Friday, November 30, 2012


Horns by Joe Hill (2010)
Ignatius Perrish spent the night drunk, doing terrible things. When he wakes up in the morning he finds that his horrible hangover is accompanied by another strange by-product of his evening: a pair of horns growing out of his head. He soon finds the horns come with a strange power. Everyone he speaks to tells him their secret, private urges, whether he wants to hear them or not. As Ig tries to understand what has become of him, the reader learns about his past : his upbringing, how he fell in love with his girlfriend Merrin, and her violent murder, of which he was accused. As Ig falls deeper into the rabbit hole, so the reader falls with him becoming completely caught up in this twisted, tortured tale coming from one of the most talented writers of horror today.

Initially, I found the whole premise of this book a little ridiculous. But I kept hearing about how good it was and I'm so glad I finally folded and picked up a copy. It was strange and weird and a little creepy, and I never was able to predict where it was going.

For those of you unfamiliar with Joe Hill, you should know that his father is Stephen King, and the apple has not fallen far from the tree. Hill has a style all his own, but now and then I was reminded of King, perhaps by the sympathetic way the characters were portrayed - King is a master at character development and apparently that trait has been passed down to the next generation. I wanted the best for Ig, who was a decent guy - a very young guy, even - who really needed something good to happen to him. Although Ignatius was the one sprouting horns, he wasn't the real devil here and I loved every moment of that character's true nature coming to light.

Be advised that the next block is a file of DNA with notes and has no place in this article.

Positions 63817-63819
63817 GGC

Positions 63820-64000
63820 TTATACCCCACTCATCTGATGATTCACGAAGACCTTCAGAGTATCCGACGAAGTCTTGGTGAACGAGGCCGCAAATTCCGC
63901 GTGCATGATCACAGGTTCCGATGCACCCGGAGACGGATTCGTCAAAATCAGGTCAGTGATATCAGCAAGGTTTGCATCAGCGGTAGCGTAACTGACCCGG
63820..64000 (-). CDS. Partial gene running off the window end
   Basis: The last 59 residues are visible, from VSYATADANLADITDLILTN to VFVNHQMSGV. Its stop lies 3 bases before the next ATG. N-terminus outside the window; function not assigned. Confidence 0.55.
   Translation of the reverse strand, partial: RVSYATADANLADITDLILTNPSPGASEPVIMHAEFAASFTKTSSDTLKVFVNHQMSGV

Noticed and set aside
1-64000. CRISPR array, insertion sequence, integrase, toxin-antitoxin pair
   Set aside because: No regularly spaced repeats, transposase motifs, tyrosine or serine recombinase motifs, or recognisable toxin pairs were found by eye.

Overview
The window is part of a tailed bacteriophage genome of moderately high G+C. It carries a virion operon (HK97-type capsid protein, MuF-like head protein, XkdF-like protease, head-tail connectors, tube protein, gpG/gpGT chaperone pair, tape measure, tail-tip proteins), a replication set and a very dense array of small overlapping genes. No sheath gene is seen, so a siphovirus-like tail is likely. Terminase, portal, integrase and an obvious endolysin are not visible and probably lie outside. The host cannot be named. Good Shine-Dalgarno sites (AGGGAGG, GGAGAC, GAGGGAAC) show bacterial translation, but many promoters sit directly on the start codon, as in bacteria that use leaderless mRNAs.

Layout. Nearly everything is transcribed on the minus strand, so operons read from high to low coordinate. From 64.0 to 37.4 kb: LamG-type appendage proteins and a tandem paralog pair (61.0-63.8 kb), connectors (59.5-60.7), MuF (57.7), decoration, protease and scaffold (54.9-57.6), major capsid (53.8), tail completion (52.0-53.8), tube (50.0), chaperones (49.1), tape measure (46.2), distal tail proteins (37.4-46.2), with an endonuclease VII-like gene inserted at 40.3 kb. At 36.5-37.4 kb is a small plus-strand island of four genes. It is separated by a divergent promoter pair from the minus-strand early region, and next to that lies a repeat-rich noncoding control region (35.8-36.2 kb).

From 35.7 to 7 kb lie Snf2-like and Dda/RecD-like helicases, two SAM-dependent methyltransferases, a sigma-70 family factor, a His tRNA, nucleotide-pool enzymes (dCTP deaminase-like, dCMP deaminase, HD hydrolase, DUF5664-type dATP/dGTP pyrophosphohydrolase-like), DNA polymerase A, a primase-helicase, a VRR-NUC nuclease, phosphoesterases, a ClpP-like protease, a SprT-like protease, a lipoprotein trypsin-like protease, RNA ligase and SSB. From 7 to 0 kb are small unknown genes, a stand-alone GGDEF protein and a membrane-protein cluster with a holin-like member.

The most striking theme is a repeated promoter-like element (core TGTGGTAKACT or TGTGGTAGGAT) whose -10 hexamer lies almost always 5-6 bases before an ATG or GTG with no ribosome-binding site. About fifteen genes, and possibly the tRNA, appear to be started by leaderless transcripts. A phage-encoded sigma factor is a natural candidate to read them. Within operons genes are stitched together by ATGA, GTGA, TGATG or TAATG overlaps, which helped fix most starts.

Horns isn't a happy story, nor is it realistic (obviously), but if you're in the mood for some twisted fun you could do much worse. The movie is being filmed now, and stars Daniel Radcliffe as Ig, a casting choice which I think just might be brilliant.

Hill's collection of short stories, 20th Century Ghosts, was fantastic and I liked the first volume of his graphic novel series Locke and Key, though the art style wasn't exactly to my taste. After also enjoying Horns a great deal, I might be hooked. Now I'm hoping to read Hill's previous novel Heart-Shaped Box, and I'll be looking out for the forthcoming NOS4A2.

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